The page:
MOTHERWELL manager Stuart Kettlewell says that he would love to keep Scotland cap Liam Kelly at Fir Park, but he acknowledges factors such as finance may take the decision out of his hands.

The Motherwell keeper and captain got his first start for his country against the superstars of France during the week, with Kettlewell proud of his number one not only for the achievement, but also for his performance in Lille.

Kelly’s contract is due to expire at the end of the season, and Kettlewell knows his exposure at international level may bring him to the attention of potential suitors. But while he has made it clear to the 27-year-old that he wants him to stay at the club beyond the summer, there are a lot of hurdles to clear in order to extend his stay in Lanarkshire.

“It’s not anything we need to turn our attention to, sometimes there are external factors,” Kettlewell said.

“I think everyone will acknowledge I’m as proactive as anybody can be when it comes to players who are out of contract and guys that we want to keep.

READ MORE: Liam Kelly says Scotland debut was 'best moment' of his life

“The first obvious talking point is do you want to keep a player, and I think everyone will know what the answer is to that.

“The second part always comes down to the financial side of it. From that point of view, I’m very comfortable with the situation we find ourselves in between manager and player, we know where we stand.

“Liam understands what my focus would be and what my intention would be, but there’s other factors in our capabilities to extend deals and what that looks like.

“I know that’s pretty blunt, but I’m not saying anything that Liam or anyone else doesn’t know.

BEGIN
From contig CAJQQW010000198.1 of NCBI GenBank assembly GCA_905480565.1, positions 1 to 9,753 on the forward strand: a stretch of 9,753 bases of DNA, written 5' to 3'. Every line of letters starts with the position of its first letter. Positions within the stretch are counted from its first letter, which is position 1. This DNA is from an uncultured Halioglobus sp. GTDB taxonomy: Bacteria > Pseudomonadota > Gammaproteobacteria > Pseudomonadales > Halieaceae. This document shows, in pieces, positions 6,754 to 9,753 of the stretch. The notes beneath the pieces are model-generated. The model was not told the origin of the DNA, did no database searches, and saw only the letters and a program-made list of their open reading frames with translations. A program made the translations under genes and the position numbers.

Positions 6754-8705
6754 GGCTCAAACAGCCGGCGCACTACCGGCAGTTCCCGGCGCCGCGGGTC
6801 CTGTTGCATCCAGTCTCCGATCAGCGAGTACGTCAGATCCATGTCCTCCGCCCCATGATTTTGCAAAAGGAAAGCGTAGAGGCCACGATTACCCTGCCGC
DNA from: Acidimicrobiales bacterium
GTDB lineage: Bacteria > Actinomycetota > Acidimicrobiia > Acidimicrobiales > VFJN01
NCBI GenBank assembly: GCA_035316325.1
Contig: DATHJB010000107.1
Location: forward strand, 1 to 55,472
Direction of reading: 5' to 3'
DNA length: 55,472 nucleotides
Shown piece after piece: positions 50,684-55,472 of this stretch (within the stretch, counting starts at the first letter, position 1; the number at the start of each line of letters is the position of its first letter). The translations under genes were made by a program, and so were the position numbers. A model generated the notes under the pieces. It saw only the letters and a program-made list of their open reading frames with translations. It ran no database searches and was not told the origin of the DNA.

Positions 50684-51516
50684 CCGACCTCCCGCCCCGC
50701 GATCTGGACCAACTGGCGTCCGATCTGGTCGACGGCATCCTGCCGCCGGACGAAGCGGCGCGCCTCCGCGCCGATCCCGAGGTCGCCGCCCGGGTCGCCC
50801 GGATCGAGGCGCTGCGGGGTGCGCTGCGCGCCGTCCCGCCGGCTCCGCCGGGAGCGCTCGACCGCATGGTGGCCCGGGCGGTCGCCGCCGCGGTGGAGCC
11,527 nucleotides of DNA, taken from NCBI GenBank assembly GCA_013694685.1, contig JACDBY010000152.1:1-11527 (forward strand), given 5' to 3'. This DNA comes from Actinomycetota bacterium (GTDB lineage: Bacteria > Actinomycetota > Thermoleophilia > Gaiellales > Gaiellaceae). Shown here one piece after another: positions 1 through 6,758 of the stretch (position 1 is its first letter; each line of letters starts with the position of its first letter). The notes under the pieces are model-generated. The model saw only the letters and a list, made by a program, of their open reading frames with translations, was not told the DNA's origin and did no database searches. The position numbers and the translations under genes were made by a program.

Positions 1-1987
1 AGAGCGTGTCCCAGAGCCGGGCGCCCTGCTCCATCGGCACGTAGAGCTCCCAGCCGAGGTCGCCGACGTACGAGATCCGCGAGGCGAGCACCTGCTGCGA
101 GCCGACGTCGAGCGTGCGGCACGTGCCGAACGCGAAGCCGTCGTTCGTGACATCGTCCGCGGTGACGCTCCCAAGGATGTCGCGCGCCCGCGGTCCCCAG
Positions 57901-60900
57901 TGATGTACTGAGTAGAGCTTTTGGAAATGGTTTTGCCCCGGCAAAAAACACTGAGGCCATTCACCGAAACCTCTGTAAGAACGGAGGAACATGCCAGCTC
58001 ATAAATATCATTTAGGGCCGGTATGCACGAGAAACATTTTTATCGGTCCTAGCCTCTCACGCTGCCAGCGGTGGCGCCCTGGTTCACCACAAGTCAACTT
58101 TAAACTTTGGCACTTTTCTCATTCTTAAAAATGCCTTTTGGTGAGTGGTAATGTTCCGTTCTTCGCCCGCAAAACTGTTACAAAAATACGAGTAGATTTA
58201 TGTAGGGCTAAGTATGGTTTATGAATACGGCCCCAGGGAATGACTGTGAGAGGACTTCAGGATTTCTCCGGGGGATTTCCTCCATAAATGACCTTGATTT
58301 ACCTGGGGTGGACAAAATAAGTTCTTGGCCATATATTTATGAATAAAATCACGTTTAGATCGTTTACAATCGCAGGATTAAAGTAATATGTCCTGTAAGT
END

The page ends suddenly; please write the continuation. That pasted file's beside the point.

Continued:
“The full intention from us is that we would love to keep the player. He’s our captain, he’s a talisman for us, but we’ll see how that situation moves on in the next few months and where it sits slightly further down the line.

“But yeah, it’s pretty evident there’s a few guys who are out of contract here, and we find ourselves trying to get to the point as early as we can to see if there’s something that can be done to extend some contracts where possible.

“But, as I say, sometimes there’s more than one factor involved in whether we can do that or whether it is achievable.”

Beyond the financial blow to Motherwell should they lose such a sellable asset for nothing, Kettlewell is in no doubt that Kelly’s absence from his squad would leave a massive hole to fill.

“It’s not just in what he does on the park, but you see him round about the place,” he said.

“He’s obsessed with football which I think is a great thing, he’s always picking our brains and asking one or two wee questions, whether that be for the defensive aspect or however that looks.

“But just as a person and a personality, I think that’s what you need sometimes, that glue to bring a dressing room together, and he’s been fantastic at that.

“I worked with Liam’s brother Sean for several years up at Ross County as well and you laugh, they are two very contrasting guys and it’s quite funny to think that they’re brothers.

“Not in a bad way, they are both really good guys and I like both of them, but Liam is very talkative and Sean is very quiet, so I think Liam has always maybe done Sean’s talking for him!

“He has a brilliant impact and a brilliant influence around this place.

“I think Liam would be a brilliant influence [for Scotland too] even though he’s been a part of a group of three goalies and one that is not starting, but I know the person and I know he wants to go out there at the top level and show people what he is capable of.

“Either way, he comes back in here as a better goalkeeper and perhaps a better person for the experience.”